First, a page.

Here is something you don't see everyday and that's because this is the only one in the world: this is the Falkirk Wheel which is a large wheel that lifts boats and barges between the Forth and Clyde Canal and the Union Canal in western central Scotland and replaces the 11 locks that were necessary to move ship traffic between the two.
I'm not going to go into detail about the Wheel, but instead I urge you to read the Wikipedia article about it by clicking on the link above. And I also urge you to Google Image it online as you can see it from different angles. But I did get to go there and see it for myself and it's really amazing. It's quite large as you would expect and it just strikes me as so inventive and creative a way to accomplish lifting a barge. Incredible.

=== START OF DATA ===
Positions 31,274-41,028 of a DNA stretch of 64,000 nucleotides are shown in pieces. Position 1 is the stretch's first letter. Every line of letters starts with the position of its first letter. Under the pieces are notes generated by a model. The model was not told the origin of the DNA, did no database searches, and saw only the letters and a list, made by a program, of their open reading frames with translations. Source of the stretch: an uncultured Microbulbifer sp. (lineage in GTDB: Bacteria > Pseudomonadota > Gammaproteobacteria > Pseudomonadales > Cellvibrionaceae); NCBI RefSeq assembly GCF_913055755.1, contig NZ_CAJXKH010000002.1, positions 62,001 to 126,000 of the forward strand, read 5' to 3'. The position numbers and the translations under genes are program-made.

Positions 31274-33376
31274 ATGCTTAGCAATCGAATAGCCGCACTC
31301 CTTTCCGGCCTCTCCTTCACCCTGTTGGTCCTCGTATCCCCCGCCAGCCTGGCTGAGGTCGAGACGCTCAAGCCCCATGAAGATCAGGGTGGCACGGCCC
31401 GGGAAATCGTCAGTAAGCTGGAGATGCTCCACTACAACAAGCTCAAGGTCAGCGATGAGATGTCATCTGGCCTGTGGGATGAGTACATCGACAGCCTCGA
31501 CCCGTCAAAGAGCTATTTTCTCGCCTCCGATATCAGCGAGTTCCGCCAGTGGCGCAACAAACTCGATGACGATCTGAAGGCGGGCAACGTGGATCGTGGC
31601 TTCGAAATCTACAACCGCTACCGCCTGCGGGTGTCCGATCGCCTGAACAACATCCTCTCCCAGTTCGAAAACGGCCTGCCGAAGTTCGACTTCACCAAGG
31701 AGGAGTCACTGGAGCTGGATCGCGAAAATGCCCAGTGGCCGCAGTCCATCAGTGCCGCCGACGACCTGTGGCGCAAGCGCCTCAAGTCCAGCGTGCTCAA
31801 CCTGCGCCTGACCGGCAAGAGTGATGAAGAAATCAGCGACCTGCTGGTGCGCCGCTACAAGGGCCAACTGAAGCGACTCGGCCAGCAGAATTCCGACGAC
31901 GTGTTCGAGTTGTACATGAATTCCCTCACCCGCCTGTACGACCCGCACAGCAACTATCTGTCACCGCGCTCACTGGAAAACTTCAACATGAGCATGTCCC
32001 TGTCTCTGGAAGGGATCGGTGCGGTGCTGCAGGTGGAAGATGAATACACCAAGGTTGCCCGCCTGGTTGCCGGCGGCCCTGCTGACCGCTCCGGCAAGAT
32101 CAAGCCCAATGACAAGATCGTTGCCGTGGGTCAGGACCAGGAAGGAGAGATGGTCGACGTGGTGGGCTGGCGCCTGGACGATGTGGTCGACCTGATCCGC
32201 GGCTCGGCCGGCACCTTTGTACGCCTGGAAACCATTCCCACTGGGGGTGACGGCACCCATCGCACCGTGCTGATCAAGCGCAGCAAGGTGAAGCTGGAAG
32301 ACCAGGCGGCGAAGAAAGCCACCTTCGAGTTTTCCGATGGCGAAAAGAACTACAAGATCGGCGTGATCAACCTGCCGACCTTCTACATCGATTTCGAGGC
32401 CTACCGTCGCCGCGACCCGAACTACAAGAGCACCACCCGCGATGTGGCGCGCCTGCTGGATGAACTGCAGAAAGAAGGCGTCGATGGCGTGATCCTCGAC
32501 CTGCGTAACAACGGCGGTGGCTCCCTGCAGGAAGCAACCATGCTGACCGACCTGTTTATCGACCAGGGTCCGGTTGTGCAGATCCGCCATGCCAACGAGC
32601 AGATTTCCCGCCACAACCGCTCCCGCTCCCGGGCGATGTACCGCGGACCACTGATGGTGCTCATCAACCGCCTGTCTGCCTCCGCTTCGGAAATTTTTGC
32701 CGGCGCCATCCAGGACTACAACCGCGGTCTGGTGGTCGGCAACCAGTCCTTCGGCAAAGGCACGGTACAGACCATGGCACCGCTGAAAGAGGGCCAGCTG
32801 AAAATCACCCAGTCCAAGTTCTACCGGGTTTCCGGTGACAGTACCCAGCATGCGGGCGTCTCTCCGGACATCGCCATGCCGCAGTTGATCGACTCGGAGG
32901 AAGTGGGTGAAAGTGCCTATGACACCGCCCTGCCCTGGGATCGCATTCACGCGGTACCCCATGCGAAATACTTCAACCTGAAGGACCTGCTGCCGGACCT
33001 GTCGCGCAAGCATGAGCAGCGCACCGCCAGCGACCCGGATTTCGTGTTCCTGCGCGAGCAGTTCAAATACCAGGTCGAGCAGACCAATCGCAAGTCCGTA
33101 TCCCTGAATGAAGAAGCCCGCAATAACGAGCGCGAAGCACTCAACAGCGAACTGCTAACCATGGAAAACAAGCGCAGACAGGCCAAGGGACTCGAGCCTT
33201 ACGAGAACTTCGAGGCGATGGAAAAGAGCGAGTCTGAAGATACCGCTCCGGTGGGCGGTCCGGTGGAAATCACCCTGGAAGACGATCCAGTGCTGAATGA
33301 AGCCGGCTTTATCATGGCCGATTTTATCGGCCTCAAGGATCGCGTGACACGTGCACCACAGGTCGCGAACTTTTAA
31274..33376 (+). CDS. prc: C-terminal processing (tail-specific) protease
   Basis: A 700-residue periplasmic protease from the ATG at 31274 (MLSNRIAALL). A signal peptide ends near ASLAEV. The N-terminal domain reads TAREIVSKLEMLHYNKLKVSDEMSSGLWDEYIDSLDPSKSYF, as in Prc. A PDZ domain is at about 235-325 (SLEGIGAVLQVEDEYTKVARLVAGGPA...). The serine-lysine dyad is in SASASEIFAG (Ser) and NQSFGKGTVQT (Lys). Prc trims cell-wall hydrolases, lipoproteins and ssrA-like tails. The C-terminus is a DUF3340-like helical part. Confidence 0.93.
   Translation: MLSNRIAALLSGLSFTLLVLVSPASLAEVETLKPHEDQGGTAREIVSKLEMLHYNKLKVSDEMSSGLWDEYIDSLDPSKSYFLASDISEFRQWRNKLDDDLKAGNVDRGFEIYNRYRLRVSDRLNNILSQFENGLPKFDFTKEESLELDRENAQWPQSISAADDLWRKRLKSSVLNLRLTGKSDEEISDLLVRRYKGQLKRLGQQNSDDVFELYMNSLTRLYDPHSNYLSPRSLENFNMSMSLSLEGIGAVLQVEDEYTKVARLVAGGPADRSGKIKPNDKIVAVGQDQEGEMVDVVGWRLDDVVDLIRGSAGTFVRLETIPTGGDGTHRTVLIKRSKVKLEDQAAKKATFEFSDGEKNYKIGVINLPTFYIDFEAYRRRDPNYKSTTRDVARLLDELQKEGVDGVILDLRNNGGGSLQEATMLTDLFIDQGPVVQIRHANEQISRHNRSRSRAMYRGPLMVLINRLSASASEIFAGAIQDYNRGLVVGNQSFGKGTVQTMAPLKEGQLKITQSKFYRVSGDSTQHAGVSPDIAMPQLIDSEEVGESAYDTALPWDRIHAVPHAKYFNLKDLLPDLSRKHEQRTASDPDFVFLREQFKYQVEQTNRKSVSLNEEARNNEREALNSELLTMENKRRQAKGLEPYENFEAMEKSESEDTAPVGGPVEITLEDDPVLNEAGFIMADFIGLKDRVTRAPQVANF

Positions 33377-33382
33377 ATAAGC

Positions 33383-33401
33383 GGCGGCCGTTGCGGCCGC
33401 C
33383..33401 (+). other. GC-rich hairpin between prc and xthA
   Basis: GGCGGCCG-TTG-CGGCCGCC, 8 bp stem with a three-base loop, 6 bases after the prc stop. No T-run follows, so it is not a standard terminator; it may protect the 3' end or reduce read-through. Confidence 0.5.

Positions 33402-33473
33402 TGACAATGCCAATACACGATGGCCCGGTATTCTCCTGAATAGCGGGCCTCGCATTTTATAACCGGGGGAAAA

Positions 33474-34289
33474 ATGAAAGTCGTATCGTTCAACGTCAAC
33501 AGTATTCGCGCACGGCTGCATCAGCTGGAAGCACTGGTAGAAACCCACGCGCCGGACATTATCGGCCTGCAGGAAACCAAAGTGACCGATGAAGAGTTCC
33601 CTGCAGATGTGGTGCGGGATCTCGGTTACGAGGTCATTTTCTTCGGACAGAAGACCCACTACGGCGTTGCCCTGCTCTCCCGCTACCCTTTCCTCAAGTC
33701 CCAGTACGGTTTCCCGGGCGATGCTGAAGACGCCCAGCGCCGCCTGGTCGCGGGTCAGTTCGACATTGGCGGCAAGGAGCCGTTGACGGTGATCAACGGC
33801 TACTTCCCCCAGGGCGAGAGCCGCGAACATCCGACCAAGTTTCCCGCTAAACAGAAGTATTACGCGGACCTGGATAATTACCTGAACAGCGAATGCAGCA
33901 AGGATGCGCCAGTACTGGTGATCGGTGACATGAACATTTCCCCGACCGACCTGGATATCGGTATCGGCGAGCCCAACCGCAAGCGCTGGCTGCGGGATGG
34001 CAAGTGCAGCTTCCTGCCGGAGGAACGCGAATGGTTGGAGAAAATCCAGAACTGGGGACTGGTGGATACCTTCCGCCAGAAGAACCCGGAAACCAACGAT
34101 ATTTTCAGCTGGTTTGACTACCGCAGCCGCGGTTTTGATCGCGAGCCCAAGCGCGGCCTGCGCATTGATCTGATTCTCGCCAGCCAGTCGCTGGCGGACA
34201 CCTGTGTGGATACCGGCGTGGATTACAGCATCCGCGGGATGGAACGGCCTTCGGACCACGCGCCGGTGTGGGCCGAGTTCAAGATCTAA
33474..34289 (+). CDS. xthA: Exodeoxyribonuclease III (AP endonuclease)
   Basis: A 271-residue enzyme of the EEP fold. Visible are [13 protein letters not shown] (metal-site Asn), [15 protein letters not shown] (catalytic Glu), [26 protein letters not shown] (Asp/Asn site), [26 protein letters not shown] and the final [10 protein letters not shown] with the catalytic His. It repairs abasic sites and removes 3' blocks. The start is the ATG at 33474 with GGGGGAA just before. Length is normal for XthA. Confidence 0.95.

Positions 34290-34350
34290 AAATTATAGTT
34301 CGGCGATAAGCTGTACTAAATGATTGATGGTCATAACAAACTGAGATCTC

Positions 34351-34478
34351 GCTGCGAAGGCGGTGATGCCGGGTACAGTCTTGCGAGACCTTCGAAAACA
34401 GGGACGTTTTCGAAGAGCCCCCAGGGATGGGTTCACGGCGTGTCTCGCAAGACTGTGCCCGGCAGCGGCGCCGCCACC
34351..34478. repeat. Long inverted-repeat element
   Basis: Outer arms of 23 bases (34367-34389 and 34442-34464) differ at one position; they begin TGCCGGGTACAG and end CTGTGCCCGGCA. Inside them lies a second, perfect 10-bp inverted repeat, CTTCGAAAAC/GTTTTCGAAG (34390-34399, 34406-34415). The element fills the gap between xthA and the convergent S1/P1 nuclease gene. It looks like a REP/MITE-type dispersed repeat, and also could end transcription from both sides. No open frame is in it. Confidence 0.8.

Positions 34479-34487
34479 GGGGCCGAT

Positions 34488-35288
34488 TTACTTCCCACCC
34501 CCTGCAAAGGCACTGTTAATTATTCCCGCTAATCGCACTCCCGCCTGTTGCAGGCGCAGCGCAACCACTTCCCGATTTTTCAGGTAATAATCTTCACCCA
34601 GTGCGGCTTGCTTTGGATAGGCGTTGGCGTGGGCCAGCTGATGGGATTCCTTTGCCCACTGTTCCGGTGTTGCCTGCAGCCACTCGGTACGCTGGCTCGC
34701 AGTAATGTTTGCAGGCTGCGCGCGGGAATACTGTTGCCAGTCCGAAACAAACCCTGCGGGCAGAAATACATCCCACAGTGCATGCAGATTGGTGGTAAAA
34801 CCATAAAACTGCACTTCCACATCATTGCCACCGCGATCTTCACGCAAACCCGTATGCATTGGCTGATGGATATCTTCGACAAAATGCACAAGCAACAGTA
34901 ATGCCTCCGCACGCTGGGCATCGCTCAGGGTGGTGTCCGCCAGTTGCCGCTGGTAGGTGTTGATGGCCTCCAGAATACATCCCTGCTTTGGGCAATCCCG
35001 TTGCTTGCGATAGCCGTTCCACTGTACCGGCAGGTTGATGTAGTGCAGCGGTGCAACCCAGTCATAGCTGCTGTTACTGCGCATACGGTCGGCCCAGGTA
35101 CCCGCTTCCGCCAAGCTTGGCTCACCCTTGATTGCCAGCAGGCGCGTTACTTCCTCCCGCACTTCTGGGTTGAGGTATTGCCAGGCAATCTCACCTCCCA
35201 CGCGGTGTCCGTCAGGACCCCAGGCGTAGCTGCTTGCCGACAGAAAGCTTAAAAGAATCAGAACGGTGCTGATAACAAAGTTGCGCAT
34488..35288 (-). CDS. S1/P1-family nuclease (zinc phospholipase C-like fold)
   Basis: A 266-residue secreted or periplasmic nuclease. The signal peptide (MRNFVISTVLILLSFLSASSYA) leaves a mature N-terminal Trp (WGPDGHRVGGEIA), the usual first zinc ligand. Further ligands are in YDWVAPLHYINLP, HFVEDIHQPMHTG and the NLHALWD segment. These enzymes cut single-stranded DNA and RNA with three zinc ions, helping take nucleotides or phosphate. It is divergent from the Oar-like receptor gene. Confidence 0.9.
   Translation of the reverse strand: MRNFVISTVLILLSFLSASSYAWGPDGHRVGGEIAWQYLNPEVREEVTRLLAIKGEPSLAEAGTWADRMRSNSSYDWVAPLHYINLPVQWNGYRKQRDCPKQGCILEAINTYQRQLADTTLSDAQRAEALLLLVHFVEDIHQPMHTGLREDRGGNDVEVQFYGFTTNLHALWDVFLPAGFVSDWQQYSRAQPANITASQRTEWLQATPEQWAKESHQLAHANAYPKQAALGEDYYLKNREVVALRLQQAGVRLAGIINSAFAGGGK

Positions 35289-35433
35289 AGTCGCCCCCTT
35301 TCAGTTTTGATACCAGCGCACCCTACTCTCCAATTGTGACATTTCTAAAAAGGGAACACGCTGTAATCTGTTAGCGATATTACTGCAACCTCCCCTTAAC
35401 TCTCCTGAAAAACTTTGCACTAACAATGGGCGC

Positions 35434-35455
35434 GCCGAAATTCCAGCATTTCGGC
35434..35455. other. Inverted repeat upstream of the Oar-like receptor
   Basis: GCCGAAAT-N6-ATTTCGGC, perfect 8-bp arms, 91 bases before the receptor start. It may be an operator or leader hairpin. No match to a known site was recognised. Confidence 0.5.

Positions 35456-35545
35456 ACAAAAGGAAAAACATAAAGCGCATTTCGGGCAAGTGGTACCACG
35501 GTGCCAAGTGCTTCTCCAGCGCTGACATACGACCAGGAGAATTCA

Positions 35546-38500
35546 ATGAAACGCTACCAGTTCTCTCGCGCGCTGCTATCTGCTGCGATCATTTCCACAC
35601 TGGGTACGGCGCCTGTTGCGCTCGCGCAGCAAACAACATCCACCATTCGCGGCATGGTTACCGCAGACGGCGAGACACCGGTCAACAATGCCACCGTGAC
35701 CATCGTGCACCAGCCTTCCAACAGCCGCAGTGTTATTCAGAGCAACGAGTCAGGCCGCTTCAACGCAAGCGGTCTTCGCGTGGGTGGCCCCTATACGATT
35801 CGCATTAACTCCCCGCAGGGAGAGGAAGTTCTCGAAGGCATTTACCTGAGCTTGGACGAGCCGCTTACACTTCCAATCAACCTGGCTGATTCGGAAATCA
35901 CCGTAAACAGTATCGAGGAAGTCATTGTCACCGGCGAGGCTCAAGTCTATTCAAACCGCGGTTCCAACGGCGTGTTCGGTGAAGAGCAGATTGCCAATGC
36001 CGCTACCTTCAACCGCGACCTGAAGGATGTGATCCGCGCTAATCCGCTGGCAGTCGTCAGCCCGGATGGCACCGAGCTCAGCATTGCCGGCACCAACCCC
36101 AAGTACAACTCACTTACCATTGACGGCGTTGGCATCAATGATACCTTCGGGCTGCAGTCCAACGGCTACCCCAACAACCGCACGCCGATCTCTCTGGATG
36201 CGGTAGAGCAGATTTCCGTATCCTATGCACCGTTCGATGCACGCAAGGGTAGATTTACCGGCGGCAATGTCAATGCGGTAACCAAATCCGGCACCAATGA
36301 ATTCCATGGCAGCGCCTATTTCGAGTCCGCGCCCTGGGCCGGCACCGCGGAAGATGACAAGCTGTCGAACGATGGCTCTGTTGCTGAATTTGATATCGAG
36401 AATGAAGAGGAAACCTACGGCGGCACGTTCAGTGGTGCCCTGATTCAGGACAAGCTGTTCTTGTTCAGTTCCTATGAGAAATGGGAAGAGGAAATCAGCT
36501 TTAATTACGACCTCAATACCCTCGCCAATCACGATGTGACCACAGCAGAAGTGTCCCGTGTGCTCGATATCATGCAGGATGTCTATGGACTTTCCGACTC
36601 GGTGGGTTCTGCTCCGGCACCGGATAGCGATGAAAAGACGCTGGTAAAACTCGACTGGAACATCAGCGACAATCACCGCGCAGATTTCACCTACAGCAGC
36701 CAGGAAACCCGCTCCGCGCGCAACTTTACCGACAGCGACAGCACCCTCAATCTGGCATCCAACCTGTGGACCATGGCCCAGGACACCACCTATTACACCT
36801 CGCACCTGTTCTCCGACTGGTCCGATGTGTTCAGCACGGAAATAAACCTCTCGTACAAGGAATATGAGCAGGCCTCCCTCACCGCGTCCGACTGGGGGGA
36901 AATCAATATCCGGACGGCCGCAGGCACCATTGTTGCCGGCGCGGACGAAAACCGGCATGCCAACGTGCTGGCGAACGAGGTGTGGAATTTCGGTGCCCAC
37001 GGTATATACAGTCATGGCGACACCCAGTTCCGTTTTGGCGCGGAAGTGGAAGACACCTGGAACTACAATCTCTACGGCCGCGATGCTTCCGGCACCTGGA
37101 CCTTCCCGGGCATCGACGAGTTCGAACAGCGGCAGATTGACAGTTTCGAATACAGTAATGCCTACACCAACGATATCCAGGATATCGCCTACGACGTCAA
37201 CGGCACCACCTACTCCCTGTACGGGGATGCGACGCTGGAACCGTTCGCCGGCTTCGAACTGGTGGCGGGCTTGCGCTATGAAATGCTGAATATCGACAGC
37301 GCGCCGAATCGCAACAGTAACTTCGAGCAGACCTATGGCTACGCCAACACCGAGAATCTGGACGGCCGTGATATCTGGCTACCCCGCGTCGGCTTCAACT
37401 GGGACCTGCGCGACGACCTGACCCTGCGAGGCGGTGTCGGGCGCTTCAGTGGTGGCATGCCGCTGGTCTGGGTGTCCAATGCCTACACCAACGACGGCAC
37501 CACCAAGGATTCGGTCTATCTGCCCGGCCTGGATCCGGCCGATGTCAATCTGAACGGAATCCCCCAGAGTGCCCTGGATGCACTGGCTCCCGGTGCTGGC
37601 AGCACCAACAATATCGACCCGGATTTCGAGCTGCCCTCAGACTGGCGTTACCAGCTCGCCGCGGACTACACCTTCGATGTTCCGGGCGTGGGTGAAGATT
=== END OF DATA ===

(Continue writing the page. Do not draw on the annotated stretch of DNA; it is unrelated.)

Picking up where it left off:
Anyway here are the photos I took:
These first two photos I took show the wheel in the "up" position and if you look at both the front and the rear of the wheel you can see how much of a vertical distance there is between the canals:
Here is a photo of it moving:
This is a much clearer photo of the wheel. Visitors can ride the wheel on a small barge and you can see this in this and the next photo:
Here we are inside of the barge waiting for the lift to begin. The water here is about knee deep:
Notice the huge gear wheel:
And here we are on the "top" of the wheel. The barge then exited the wheel, made a short turn around and went back into the wheel and came down:
Ha! Ha! This little fellow was visiting the Wheel with his mom, dad, and little brother and he was a wiggle worm the whole time. He and I kept waving at each other and I finally took a photo of him and told him I was taking his photo back home with me. He really seemed to like that.
In the next 2 photos we are in the process of turning around so we could float back down to the visitor center:
Here we had turned around and were slowly dropping down:
This is the visitor center. We're almost back down to where we started:
It was a really hot day and this capped off a long lovely drive in the Scottish countryside.